Last edited: Dec 9, 2007
  14. Adbear

    Adbear Well-Known Member

    Yes it should, the main factor is making sure the UDF is set to 2.5 or above, then you can burn it back to disc and it plays back fine.
    One thing I should state though is that when playing back from disc on a PC it doesn't care what the UDF is set to, so the tests done earlier wouldn't be able to tell you if it would play in a standalone. But I've been writing back to BD-re since February and the only ones I can't get to work are BD+
  15. SamuriHL

    SamuriHL Moderator

    Let's take this one step at a time.

    First, not many people are running Vista. The majority that visit this forum, do not. I do, but, I hate the built in burning software so I use ImgBurn and Nero for most of my burning needs. That being said, I do not have an HD burner of any kind yet. When I do, I'll likely use the new version of ImgBurn that's in private beta right now.

    Second, PowerDVD and WinDVD are not used for burning in any way shape or form. They are used for playback. So yes, you WILL need one of them even if you have a shiny new laptop with all the requirements. Vista does not have any HD capabilities built in. PowerDVD is currently the software of "choice" for most of us. I use that word loosely because there's not a lot of choice out there yet. There are some promising new applications on the horizon but at the moment, PowerDVD is the best game in town for us HTPC users. I find this to be sad, personally.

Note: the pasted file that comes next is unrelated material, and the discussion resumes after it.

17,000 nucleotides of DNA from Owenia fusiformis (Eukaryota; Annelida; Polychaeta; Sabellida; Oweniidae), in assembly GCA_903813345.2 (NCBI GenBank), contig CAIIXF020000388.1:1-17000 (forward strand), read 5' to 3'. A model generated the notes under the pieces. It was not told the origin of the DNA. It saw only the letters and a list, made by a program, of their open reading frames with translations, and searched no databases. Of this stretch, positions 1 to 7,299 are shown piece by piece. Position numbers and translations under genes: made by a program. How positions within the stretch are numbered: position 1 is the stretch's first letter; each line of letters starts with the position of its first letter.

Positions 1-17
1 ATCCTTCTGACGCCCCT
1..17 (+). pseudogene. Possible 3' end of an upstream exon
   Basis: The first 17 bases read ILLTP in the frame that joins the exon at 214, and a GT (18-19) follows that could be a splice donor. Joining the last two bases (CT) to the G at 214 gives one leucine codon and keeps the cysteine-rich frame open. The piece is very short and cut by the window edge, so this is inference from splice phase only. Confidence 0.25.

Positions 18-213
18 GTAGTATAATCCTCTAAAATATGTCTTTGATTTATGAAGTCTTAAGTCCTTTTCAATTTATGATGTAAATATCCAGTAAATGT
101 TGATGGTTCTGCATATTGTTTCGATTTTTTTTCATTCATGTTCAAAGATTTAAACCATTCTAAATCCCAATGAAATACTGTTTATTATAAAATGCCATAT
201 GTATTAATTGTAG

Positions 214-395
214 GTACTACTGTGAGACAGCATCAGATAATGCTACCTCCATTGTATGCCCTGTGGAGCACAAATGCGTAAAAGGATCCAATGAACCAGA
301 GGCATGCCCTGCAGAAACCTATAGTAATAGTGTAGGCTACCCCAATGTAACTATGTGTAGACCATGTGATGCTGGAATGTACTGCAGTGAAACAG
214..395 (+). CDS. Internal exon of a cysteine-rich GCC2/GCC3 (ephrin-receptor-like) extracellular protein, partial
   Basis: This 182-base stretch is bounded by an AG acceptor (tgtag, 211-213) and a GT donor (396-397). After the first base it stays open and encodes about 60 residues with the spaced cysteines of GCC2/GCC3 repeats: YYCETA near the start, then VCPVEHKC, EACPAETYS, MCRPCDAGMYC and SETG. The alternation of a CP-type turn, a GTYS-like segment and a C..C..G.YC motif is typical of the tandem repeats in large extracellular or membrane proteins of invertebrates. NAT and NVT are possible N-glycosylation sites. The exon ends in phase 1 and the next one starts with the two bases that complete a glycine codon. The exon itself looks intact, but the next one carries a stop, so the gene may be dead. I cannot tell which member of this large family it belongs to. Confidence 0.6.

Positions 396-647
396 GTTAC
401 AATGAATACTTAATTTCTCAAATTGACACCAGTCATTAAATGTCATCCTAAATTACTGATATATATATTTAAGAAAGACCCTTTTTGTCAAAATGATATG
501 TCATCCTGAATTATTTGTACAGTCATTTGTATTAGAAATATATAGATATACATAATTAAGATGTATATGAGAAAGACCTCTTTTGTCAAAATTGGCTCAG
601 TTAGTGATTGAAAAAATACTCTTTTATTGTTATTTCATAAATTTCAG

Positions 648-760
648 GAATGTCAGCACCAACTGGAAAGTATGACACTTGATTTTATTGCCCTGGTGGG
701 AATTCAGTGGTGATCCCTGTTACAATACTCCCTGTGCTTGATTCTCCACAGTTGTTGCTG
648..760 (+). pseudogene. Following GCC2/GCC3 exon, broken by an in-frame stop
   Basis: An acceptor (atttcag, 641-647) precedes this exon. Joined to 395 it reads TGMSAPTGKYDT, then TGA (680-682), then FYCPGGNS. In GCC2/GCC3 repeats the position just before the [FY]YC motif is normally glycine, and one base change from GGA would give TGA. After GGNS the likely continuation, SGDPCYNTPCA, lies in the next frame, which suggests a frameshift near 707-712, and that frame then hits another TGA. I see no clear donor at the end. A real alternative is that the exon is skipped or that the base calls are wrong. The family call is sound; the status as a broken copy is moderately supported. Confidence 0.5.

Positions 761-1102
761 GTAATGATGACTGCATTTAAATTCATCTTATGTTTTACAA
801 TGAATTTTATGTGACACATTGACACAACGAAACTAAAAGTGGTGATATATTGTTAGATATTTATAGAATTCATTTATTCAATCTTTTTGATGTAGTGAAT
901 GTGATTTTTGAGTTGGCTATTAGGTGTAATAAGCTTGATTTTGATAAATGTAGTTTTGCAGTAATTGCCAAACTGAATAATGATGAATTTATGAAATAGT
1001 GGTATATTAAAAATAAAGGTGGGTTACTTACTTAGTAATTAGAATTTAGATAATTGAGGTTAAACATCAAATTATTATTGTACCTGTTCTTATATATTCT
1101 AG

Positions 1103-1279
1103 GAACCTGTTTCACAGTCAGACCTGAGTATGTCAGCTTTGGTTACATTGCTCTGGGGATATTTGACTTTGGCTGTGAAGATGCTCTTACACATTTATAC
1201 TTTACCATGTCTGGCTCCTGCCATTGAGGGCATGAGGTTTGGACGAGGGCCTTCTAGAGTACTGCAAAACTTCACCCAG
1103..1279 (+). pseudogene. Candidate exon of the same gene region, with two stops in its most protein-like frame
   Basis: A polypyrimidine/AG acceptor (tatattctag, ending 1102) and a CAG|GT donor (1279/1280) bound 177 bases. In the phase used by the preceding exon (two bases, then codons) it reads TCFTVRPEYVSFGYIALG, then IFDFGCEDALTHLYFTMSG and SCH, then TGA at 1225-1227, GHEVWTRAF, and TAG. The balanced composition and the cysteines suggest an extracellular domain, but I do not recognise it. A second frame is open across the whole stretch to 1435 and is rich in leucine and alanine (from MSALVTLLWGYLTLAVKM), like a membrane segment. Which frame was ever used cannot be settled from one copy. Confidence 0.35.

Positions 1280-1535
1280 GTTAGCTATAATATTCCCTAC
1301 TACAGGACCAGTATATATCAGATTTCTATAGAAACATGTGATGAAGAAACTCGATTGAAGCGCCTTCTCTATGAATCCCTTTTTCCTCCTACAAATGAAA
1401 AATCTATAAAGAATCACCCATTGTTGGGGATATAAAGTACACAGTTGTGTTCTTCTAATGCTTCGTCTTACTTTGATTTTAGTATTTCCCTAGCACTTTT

Anyway, I hope that helps. If you have Vista, you can certainly use its built in software, but, personally, I'd just get the freeware ImgBurn(you mentioned buying the software, but, ImgBurn is free) and be done with it myself. And PowerDVD is your best bet currently for playback.
  16. SamuriHL

    SamuriHL Moderator

    If the ISO that's created...by whatever means...is UDF 2.5, then ImgBurn or any other ISO burning software is going to burn it correctly. The only issue is how the image is created. If you create an ISO directly from the disc, it'll keep the UDF 2.5 file system. If you build one from a hard drive folder, THEN you're going to run into the UDF 2.5 problem. Whatever you use to build the image must be able to handle writing a UDF 2.5 file system. Currently that leaves us with a few options, but, not ImgBurn at the moment. The beta that's in testing right now has this functionality but there's no word on when it'll be released. Over a month ago I had read that it'll be "very soon" but I've seen nothing to indicate that its release is imminent. So we have to wait and see.